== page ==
Does this Simplify or Complicate my Life?

A thought while contemplating consumer culture in America:

We are often suckered into buying new things to “improve” our lives, but more often than not — these new things actually complicate and worsen our lives.

Thus my simple thought: perhaps with material things, tools and equipment — we should strive to simplify our lives, instead of complicating our life.

For example, cars. A car is very convenient for many things, and will certainly help you get from point A to point B much quicker. But the question is — does the car complicate or simplify your life? For example, when I have a car, I often get suckered into going to the mall or places that are further out — which wastes a lot of time (stuck in traffic, and time spending to find parking). When I don’t have access to a car, I’ll stay more local, and walk around more— which is often better for my creative thinking.


Also with cameras, laptops, devices, digital tools, etc — more often than not, having TOO MANY OPTIONS actually makes us LESS PRODUCTIVE to create things which we are really interested in. And trust me — whenever I’m lacking creative inspiration, I always get the voice in my head that tells me — “Just buy that new thing, and then suddenly you’ll be so much happier and creatively productive!”

Lessons learned while living nomadically

I’ve cycled between nomadic living, traveling, and being domesticated in the suburbs the last decade or so — and my simple lesson in life is this:

A simpler life is a superior life.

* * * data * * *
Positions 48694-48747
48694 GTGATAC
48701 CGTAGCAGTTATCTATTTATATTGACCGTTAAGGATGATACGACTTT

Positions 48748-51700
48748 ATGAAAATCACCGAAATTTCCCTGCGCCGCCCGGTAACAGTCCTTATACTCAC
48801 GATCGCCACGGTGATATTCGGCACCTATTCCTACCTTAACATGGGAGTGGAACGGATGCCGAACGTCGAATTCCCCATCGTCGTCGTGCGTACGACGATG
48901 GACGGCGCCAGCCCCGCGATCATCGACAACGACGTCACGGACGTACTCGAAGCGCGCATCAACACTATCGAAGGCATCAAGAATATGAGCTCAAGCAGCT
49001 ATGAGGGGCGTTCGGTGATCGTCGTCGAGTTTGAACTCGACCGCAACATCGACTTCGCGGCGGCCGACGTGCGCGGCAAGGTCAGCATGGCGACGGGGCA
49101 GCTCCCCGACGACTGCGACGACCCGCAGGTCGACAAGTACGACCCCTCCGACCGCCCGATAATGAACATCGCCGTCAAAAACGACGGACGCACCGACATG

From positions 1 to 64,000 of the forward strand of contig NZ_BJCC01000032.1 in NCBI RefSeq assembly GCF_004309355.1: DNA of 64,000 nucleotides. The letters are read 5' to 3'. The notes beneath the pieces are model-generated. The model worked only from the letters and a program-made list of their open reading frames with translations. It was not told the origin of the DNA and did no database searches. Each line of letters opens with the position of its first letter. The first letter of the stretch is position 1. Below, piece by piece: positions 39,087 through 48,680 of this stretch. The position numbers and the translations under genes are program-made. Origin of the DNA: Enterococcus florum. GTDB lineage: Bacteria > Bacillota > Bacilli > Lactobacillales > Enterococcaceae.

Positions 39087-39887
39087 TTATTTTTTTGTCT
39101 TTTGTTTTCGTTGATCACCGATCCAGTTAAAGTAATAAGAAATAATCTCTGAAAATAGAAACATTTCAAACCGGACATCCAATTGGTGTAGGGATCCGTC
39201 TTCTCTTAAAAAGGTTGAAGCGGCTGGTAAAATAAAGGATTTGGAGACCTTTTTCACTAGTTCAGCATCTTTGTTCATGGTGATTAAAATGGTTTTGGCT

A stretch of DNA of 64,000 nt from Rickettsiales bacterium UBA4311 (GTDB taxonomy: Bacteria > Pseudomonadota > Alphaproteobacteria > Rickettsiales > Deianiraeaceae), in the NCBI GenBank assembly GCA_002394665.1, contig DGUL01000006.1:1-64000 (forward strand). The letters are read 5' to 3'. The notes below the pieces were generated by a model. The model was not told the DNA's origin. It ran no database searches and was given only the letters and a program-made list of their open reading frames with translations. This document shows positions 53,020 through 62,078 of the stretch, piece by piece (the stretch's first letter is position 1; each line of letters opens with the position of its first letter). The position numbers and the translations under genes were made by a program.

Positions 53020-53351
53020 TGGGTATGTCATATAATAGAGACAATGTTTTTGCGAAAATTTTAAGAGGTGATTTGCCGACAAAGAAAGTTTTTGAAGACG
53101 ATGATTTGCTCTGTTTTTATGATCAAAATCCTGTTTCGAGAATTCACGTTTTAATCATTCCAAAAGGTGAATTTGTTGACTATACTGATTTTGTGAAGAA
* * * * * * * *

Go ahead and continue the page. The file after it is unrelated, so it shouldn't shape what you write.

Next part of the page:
For example, I don’t think the nomadic life in itself is what makes life more fun and interesting — it is the fact that when you’re living nomadically, you don’t have a choice or option to live a complicated life. Living nomadically FORCES you to live simply— because you cannot accumulate much material things, nor can you live in a big home, etc. Nomadic living is forced simple living.

You can live a simple life anywhere — but this is my main thought:

To live simply and to NOT accumulate excess takes more skill than to go shopping and buying new shit.

For example when you live in the suburbs or in a big home, accumulating stuff is almost an occupational hazard. Stuff seems to just mysteriously fill up the space of your home— whether you buy it on amazon, acquire it from friends and family, or from birthday parties or at the mall.

My mantra I’ve tried to follow the last decade:

Everyday, strive to strip the superfluous.

I’m still trying to figure out what is essential and superfluous in my life. And the tricky thing is that what is essential and superfluous in my life is constantly in a state of flux. Thus, everyday I must be active, sharp, and agile — to keep changing my tools, my environment, and my daily schedule to accommodate for my new needs.

Optimize your life for philosophy and art

I derive the greatest joy from thinking and creating— a blend of philosophy and art.

It seems that the ultimate apex of human self-actualization is a hybrid of artist-philosopher. Being productive and fruitful as a visual artist, while also thinking deep thoughts on life, wisdom, and knowledge.

Thus a simple way to live your life— whenever you want to make a certain lifestyle choice, or buy something, ask yourself:

Will this help me develop and grow as a philosopher-artist?


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